To celebrate the end of the 2010s,
Entertainment Weekly’s Must List is looking back at the best pop culture that changed other pop culture — through movies, TV, music, gaming, and more (catch up on our list so far). Here, we kick things off with the biggest story in film: the creation and culmination of the Marvel Cinematic Universe, all leading up to the inevitable, inimitable climax known simply as… The Snap.
The biggest film franchise of all time started with a box of scraps. Just as Robert Downey Jr.’s Tony Stark cobbled together a supersuit in 2008’s Iron Man, Marvel Studios built an empire from a B-list band of characters. When the comics publisher launched its film studio over a decade ago, its starriest heroes — Spider-Man, X-Men, the Fantastic Four — were licensed to other companies. Now the 23-film Marvel Cinematic Universe has grown from underdog to box office behemoth, turning characters like Groot and Thor into household names and shaping Hollywood’s future (while raking in more than $22 billion worldwide). “After the first Avengers movie worked, I realized there was a chance at something that’s never done before,” Captain America, alias Chris Evans, tells EW. “And quite possibly might never be done again.”
In 2008, Marvel Studios’ first goal was simply to get Iron Man off the ground and into theaters — but studio president Kevin Feige had a more ambitious vision: a web of films set in the same universe, with characters moving between movies, and stories intersecting into one massive narrative. “The dream was always that the sky’s the limit,” explains Feige. “We thought, wouldn’t it be amazing to re-create these splash pages from the comics, where you can barely count how many characters there are because the universe is that big and rich, and bring them all together for an event the size of an ‘Infinity Gauntlet’ story line?” Through post-credits scenes (that have since become expected of a blockbuster), the MCU laid the groundwork for these crossovers, teasing movies months or even years down the line.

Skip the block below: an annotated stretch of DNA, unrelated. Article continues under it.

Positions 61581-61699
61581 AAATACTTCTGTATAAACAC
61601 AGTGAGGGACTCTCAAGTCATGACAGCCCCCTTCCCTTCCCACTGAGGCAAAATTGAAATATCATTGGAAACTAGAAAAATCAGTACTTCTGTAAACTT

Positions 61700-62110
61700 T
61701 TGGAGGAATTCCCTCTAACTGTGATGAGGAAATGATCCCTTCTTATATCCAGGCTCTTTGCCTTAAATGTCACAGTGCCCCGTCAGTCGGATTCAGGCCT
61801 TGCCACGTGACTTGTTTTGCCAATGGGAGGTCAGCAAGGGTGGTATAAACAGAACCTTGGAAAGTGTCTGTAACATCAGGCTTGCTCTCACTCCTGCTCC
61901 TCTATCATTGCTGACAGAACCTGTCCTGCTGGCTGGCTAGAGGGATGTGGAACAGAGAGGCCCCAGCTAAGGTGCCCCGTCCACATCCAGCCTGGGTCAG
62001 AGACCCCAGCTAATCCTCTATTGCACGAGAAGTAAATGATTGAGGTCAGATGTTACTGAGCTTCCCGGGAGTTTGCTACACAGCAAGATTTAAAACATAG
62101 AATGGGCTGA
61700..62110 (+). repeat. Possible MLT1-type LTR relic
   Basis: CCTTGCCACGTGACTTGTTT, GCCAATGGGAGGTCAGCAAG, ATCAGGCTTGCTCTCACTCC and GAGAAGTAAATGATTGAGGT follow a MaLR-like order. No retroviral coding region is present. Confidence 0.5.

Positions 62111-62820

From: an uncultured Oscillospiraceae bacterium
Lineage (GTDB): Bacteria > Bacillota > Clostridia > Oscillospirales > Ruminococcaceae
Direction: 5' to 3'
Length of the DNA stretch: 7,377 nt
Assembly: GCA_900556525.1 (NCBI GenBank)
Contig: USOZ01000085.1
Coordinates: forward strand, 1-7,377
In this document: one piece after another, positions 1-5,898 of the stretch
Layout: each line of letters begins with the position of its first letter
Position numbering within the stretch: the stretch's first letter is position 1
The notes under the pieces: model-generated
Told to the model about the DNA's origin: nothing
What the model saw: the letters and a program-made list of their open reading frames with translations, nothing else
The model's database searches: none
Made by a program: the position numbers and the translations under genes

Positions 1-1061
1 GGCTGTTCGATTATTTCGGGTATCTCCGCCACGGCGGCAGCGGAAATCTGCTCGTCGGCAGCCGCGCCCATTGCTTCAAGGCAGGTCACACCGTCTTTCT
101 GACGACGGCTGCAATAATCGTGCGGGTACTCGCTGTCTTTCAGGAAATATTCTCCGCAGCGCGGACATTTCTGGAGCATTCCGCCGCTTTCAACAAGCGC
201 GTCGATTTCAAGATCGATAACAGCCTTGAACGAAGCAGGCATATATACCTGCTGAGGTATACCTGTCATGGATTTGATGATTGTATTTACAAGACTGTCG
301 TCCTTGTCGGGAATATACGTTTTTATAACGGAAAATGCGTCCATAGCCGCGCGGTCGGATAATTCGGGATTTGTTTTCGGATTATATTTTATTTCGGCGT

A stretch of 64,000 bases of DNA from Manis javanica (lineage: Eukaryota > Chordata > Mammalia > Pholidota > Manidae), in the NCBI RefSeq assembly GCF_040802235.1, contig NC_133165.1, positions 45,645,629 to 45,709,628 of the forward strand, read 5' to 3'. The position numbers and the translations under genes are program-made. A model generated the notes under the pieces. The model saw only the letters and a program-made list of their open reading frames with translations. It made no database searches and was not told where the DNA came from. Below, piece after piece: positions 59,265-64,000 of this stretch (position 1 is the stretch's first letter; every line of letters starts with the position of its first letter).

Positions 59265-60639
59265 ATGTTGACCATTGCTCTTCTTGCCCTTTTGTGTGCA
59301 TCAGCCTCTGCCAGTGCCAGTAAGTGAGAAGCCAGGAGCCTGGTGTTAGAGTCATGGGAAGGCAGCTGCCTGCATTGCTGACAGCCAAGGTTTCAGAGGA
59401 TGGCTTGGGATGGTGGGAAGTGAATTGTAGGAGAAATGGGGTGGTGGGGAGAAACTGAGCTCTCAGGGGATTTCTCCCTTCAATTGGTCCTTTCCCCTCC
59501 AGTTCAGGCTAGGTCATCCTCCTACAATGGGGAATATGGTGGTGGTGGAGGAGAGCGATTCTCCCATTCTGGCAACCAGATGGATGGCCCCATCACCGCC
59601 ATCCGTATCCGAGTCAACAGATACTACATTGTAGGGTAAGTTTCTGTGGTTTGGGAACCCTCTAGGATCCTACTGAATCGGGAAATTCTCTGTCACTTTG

And then, the Snap happened. In 2018’s Avengers: Infinity War, a purple sociopath named Thanos (himself first introduced in a 2012 Avengers post-credits scene) decimated everything Marvel built, reducing half the franchise to literal dust. It was the biggest cliffhanger since “Who Shot J.R.?” and it showed Marvel wasn’t afraid to blindside audiences or upend expectations about superhero storytelling.
But then again, the MCU has always tried to Hulk-smash conventions. New points of view from directors like Ryan Coogler, Taika Waititi, and James Gunn helped Marvel films to grow beyond the label of “superhero movies” and flourish within other genres, from ’70s-inspired conspiracy thrillers (Captain America: The Winter Soldier) to candy-colored buddy comedies (Thor: Ragnarok). “They changed the way I viewed the scope of collaboration,” says Evans. “The amount of creative minds from different mediums all coming together to achieve one goal is truly staggering.”
Superhero films are almost as old as Hollywood itself, but what helps set Marvel’s reign apart is its diverse — and frequently flawed — stable of heroes. A character like Superman has barely changed on screen throughout the decades, but an MCU hero is all about change, and the franchise’s many films have allowed characters like Cap or Black Widow to grow at a pace usually reserved for a multi-season TV show. And although the MCU’s early roster was overwhelmingly white and male, the studio has since course-corrected and led the charge in depicting distinct heroes from different backgrounds. “When a movie works, you find yourself getting wrapped up in the protagonist’s story, whether that protagonist shares your gender or your skin tone,” Feige says.
Feige adds that one of the strengths in building a large, interconnected universe is the ability to learn from mistakes and readjust when needed. One early piece of criticism he says stuck with him was that the MCU’s villains weren’t always as memorable or complicated as their heroic adversaries, especially in earlier films. “I think Loki would always stand apart from that, and that was the high bar,” Feige says. “But certainly some of that criticism led to us saying, ‘Okay, by the time we get to Thanos, he’s got to deliver. He’s got to deliver in the first five minutes and let people who why we’ve been teasing him for so many years.'”
Though many original Avengers hung up their suits after Avengers: Endgame, the MCU is far from finished. “I hope we can continue to do the unexpected and surprise people over the next 10 years,” Feige says. So far, at least nine more films and eight Disney+ TV shows have been announced, focusing on both familiar faces and new heroes… ones who, hopefully, won’t have to deal with any cataclysmic finger snaps this time.